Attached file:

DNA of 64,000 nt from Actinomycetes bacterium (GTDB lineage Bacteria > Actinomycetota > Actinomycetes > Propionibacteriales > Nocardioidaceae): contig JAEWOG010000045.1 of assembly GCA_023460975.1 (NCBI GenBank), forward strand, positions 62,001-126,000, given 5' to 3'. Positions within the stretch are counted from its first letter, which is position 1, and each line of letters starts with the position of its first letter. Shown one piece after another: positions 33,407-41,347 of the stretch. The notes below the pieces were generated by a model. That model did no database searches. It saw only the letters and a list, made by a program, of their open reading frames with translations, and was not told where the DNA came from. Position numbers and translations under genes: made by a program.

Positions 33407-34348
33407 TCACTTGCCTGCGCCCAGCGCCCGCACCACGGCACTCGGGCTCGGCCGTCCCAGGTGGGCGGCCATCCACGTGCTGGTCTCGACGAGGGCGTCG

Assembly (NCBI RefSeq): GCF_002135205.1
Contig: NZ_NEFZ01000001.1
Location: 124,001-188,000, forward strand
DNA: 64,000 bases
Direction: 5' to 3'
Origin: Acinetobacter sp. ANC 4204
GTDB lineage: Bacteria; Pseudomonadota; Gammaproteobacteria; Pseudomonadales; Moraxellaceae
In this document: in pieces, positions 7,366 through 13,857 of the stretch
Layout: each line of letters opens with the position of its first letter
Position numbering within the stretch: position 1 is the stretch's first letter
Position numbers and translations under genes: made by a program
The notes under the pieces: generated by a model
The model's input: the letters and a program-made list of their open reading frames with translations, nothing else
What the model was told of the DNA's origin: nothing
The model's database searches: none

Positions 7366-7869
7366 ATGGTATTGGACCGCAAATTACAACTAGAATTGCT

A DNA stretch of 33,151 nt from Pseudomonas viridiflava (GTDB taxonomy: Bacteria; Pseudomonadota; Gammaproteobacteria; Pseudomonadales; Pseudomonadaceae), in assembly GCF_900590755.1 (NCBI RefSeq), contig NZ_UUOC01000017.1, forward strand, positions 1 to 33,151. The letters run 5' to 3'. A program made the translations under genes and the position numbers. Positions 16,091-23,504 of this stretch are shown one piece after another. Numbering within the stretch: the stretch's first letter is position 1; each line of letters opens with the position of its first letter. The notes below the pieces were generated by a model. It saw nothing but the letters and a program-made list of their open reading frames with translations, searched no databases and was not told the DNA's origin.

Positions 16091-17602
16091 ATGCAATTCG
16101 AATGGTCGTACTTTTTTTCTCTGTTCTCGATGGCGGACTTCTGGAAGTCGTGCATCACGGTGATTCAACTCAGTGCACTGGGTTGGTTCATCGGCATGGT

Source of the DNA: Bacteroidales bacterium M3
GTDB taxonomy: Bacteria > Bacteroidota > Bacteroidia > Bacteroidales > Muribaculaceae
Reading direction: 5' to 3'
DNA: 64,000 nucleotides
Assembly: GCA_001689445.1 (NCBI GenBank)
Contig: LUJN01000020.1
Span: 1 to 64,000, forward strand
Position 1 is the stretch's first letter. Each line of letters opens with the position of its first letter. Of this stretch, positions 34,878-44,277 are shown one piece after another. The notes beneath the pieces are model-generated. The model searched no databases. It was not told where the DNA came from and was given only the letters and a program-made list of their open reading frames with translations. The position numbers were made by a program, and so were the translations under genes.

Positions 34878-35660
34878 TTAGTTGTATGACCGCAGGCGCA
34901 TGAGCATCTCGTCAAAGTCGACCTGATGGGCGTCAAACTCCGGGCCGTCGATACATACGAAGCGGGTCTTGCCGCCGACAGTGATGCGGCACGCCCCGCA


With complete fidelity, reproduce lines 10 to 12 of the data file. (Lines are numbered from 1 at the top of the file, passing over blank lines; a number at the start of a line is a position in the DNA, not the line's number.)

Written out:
GTDB lineage: Bacteria; Pseudomonadota; Gammaproteobacteria; Pseudomonadales; Moraxellaceae
In this document: in pieces, positions 7,366 through 13,857 of the stretch
Layout: each line of letters opens with the position of its first letter